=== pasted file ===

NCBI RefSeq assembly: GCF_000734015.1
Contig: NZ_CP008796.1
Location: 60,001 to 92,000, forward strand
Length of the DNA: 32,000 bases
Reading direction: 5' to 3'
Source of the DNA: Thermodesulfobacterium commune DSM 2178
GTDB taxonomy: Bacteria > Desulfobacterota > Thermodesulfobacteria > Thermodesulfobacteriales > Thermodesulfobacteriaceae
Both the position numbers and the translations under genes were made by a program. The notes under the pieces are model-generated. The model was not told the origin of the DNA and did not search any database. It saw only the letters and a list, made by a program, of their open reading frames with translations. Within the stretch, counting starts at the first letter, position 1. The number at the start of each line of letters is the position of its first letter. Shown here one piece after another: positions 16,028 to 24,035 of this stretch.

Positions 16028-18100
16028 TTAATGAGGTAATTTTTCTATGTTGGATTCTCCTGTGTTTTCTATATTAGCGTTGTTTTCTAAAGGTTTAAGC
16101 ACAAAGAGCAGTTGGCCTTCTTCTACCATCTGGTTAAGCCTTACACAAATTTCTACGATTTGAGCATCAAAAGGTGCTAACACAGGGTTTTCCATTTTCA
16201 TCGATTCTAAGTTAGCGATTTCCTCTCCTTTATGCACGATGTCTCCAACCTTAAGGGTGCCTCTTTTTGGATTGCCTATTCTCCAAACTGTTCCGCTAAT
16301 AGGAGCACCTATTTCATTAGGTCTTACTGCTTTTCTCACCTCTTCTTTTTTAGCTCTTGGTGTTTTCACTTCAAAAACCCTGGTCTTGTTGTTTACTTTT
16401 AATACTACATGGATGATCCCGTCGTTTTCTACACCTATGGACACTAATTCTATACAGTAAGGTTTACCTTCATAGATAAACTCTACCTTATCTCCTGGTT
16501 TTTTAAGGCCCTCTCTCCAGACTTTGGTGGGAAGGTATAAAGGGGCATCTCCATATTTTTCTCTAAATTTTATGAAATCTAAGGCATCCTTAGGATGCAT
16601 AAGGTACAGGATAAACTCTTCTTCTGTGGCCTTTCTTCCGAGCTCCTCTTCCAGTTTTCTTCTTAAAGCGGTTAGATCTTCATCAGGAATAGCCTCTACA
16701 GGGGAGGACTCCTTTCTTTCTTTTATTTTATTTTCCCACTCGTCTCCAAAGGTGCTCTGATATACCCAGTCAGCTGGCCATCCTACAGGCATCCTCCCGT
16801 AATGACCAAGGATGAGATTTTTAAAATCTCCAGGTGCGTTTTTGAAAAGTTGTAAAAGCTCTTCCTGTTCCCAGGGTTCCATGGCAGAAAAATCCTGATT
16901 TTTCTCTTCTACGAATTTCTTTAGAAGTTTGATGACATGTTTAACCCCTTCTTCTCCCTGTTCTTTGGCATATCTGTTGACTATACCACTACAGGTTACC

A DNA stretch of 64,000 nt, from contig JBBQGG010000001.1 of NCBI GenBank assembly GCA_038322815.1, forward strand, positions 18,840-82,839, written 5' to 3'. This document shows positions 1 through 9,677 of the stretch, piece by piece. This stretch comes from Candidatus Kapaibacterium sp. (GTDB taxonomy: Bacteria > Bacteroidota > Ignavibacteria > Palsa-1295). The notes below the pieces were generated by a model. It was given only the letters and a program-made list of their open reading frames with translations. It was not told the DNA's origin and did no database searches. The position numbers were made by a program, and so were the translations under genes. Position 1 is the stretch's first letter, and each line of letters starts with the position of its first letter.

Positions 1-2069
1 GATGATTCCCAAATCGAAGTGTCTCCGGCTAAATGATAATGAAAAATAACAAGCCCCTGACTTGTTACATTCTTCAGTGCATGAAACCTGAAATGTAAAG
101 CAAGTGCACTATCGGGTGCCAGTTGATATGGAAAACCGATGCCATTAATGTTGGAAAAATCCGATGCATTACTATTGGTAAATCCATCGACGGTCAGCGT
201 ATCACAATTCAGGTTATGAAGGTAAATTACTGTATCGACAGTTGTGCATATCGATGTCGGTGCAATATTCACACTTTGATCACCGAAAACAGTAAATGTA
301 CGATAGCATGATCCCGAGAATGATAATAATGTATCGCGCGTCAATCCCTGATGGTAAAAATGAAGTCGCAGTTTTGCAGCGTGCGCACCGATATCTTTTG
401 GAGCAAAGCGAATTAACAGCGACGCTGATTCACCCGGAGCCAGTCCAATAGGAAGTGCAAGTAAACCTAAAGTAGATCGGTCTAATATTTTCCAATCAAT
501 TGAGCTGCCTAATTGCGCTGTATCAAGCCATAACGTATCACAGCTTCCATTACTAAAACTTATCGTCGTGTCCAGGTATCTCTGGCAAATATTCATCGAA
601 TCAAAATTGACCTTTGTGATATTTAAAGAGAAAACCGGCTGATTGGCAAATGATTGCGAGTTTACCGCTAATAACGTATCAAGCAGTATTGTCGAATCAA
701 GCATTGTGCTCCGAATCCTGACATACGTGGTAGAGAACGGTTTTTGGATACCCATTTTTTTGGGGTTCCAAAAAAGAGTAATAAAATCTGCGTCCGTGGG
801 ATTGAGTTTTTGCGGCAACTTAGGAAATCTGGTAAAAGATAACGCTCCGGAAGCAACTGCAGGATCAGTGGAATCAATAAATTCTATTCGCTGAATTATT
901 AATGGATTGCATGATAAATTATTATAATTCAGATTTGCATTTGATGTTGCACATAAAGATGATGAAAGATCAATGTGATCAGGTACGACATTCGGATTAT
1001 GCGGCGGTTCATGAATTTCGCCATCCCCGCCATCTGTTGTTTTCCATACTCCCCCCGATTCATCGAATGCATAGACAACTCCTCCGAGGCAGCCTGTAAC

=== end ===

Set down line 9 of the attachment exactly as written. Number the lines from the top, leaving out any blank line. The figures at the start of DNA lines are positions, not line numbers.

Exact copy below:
Positions 16028-18100